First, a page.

Asian Giant Hornet, Vespa mandarinia

I am getting some calls from people asking about the Asian Giant Hornet or the “murder hornet”. Vespa mandarinia, is native to Japan and can be found in many other countries throughout Asia. The first colony that was discovered outside of Asia was found in British Columbia, Canada in September 2019. Its first known appearance in the U.S. was in fall of 2019 in Blaine, Washington. To date, this hornet has not been found in the U.S. outside of its very limited distribution in Washington State.

Vespa mandarinia female adult length. Photograph by Allan Smith-Pardo, Invasive Hornets, USDA APHIS PPQ.

This hornet is large and robust and hold the record to be the world’s largest hornet with 1.5-2 inches in length. It has several distinctive features that distinguish them from other similar species like a large orange/yellow head with prominent eyes, black and yellow striped abdomen, and typically nests in the ground. These hornets have many prey items, including honeybees. They poses a potential threat to honey bee colonies by feeding on adult and immature honeybees as a protein source. They hunt adult honeybees at the hive entrance. They transport dead bees back to their nest where they feed them to their developing offspring. Many times, beekeepers will see the aftermath of the attack, and not the hornet itself.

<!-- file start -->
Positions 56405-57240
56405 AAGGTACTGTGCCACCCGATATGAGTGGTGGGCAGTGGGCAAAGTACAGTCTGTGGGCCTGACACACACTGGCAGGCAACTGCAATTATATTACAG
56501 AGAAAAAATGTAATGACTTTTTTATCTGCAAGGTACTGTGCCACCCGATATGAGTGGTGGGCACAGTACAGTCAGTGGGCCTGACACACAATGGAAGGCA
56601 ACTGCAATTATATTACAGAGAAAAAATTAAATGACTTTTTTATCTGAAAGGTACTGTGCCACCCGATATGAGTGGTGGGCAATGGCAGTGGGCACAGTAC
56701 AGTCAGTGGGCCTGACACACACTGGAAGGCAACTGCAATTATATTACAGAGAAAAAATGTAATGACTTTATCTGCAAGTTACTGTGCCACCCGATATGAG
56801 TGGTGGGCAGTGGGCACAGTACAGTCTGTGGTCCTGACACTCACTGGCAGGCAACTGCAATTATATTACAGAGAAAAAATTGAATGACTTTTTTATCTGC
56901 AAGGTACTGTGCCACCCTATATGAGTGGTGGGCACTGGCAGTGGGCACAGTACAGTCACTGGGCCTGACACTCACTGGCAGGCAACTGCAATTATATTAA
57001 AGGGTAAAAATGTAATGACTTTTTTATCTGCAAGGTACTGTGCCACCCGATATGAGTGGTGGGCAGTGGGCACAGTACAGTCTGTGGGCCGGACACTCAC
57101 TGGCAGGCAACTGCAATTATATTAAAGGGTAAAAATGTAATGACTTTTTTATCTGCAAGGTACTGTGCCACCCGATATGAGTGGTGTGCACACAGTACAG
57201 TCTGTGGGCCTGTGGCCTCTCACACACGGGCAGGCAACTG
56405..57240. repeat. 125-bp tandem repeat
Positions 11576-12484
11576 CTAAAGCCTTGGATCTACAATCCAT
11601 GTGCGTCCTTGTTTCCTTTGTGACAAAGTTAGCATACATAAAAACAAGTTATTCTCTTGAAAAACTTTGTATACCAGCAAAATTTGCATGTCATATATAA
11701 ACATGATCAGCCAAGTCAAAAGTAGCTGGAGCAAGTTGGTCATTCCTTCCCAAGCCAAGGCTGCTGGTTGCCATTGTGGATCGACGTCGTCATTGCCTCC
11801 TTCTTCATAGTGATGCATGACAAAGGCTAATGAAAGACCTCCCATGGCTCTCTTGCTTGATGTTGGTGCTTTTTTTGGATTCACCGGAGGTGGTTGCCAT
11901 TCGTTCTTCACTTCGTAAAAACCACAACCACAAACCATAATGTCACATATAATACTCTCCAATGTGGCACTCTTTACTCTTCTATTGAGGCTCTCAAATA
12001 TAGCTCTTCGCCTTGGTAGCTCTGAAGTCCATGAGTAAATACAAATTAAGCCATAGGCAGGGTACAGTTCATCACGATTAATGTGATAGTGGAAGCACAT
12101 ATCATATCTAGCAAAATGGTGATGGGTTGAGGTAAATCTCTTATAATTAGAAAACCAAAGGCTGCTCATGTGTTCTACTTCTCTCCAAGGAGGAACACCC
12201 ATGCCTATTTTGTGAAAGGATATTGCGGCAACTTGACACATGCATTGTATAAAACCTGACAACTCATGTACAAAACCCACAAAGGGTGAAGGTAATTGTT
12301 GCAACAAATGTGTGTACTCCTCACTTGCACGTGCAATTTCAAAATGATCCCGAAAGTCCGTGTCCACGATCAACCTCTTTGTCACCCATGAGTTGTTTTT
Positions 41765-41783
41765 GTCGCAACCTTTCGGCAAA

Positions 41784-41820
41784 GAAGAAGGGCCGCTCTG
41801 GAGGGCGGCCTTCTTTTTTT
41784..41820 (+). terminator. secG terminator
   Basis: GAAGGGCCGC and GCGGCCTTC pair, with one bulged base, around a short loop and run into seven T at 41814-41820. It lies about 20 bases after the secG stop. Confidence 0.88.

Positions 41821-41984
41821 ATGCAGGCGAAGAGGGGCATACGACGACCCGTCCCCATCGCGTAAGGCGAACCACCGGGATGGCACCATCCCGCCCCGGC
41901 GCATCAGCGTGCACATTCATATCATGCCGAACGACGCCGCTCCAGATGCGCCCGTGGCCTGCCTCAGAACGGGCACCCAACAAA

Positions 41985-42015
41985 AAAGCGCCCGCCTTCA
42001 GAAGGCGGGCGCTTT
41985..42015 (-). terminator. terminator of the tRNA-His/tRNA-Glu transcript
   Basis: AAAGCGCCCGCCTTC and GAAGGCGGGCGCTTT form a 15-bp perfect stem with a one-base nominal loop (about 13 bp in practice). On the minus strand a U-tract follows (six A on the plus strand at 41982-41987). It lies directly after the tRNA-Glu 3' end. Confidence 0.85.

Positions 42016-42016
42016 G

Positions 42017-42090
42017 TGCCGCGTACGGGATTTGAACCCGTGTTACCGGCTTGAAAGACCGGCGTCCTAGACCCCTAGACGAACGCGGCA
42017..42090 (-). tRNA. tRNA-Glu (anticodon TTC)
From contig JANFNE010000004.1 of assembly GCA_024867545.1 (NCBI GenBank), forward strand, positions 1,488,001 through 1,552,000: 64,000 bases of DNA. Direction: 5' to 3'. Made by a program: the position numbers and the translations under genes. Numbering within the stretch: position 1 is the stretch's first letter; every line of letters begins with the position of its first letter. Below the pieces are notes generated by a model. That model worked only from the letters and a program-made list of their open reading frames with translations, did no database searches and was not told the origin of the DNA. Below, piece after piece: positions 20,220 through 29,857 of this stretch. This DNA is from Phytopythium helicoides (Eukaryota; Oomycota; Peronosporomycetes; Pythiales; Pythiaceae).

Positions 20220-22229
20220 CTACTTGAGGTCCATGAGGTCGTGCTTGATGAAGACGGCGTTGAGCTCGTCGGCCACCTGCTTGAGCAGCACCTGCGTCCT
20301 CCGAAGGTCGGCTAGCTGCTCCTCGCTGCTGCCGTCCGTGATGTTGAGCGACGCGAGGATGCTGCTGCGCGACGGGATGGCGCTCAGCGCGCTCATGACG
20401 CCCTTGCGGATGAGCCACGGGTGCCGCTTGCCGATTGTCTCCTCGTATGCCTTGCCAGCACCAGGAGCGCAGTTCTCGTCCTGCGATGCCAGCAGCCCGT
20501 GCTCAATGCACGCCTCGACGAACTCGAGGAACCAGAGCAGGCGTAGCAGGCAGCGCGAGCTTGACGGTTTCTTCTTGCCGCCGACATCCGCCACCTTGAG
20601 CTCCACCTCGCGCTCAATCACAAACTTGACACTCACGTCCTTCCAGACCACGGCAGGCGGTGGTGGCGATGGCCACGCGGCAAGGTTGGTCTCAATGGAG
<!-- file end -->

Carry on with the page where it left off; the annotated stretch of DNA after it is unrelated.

Vespa mandarinia anterior view of head. Photograph by Allan Smith-Pardo , Invasive Hornets, USDA APHIS PPQ.
Vespa mandarinia Smith processing its honey bee prey capture. Photograph by Scott Camazine.

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and Asian Giant Hornet, Vespa mandarinia FAQ by Amy Vu and Jamie Ellis



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Posted: May 14, 2020

Category: Florida-Friendly Landscaping, Horticulture, Invasive Species, Lawn, Pests & Disease, Pests & Disease, UF/IFAS Extension, Wildlife
Tags: Bees, Hornet, Invasive Pest, Wasp

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